"The Holy Father is aware of the findings of the Truth and Reconciliation Commission, which he takes seriously," stated the letter. "As far as Call to Action #58 is concerned, after carefully considering the request and extensive dialogue with the Bishops of Canada, he felt that he could not personally respond."

According to the letter, the Pope encouraged bishops to continue working with Indigenous elders and others and to "collaborate on concrete projects" toward reconciliation.

Apology should have been simple: survivor

Quewezance, one of the first survivors to speak openly about the abuses he faced, said the apology should have been a simple matter.

"They know they did wrong. When you do wrong, you apologize," he said.

Former Saskatoon Tribal Council Chief Felix Thomas, Regina Archdiocese Archbishop Don Bolen and others have been working for months to bring the Pope to Wanuskewin Heritage Park near Saskatoon for the apology.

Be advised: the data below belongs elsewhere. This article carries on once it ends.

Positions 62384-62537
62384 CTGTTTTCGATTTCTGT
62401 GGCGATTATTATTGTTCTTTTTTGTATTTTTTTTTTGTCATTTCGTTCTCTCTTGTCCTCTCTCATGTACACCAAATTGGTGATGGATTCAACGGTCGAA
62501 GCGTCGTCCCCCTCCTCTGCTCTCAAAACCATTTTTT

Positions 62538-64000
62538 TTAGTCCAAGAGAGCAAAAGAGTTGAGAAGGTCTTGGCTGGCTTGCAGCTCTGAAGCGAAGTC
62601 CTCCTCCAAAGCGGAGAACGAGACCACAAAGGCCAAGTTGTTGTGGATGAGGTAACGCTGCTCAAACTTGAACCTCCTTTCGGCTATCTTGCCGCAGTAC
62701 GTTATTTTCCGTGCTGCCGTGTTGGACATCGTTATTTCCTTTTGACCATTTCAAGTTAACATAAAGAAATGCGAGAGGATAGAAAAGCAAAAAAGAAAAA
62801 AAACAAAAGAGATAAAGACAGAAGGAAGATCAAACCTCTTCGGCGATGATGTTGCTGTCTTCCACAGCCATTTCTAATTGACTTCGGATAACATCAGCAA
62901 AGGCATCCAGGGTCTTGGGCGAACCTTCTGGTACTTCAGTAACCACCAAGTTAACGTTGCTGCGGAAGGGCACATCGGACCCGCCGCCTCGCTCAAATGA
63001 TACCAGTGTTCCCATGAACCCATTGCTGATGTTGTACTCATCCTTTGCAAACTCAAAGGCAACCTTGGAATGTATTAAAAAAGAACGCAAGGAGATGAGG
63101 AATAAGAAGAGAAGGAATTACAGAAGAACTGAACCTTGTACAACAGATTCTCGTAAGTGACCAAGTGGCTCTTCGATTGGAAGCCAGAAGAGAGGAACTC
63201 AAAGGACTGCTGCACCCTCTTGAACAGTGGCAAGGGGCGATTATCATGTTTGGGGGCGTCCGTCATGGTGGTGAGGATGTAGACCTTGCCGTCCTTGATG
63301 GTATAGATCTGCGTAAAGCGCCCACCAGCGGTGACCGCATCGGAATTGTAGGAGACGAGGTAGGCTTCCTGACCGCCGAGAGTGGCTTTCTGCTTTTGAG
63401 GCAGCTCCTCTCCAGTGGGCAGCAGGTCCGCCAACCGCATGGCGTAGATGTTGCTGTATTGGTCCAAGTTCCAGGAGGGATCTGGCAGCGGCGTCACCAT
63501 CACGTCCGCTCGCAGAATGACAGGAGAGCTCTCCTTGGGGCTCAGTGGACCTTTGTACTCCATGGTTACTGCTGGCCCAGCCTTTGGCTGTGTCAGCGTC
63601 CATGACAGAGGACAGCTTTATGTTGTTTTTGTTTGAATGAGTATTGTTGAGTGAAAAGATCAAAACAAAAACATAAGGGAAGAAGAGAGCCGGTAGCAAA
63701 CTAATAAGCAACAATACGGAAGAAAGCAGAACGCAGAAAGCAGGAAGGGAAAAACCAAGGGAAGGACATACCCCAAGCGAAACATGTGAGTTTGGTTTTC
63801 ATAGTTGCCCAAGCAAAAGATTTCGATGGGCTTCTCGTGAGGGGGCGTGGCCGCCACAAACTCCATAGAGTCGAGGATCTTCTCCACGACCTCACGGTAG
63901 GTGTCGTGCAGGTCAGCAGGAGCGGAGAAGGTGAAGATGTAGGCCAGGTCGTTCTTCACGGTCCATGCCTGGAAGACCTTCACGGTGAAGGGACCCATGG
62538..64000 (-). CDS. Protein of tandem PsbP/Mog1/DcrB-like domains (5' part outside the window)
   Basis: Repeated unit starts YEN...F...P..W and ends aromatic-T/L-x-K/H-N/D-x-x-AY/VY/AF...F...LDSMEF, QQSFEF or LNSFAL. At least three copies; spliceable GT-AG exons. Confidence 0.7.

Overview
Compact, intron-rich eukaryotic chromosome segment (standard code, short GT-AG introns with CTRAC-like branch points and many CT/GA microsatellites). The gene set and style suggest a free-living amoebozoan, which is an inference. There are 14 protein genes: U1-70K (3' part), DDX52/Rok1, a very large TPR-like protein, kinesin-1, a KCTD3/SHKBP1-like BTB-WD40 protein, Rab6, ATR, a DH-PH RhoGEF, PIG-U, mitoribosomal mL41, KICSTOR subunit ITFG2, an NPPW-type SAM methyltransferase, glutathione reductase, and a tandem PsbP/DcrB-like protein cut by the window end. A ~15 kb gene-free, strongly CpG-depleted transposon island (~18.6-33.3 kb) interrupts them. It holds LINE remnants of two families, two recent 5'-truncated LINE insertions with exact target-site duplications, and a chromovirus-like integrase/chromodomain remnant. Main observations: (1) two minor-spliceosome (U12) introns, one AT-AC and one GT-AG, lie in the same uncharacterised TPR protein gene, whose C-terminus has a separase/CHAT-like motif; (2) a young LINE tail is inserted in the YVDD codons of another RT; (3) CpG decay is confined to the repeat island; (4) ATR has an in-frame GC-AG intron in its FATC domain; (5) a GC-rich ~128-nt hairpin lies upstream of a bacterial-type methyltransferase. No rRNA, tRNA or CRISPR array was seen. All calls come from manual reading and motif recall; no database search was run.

Both said Wednesday they were disappointed.

"Most First Nations people that went to residential schools should be disappointed. It was a dark time in history. We were confident he would come here," said Thomas, who now sits on the Wanuskewin board.

Current STC Chief Mark Arcand said residential schools damaged the students irreparably, but that the legacy continues. He said the high rates of illness, incarceration and other maladies in Indigenous people can be traced in part to residential schools.

Pope apologized for wrongs in Ireland, Peru

Arcand noted the Pope has apologized to victims of abuse and colonization in Peru and Ireland.

"Why are First Nations people not allowed to get the same thing. We're looking for the same respect," Arcand said.

"We hope you reconsider. The door is open. You're always welcome to Treaty Six territory."

In 1991, Canadian Catholic Bishops issued an apology, saying, "We are sorry and deeply regret the pain, suffering and alienation that so many experienced" at the residential schools. The TRC call to action had called for the pope to make a public apology on Canadian soil.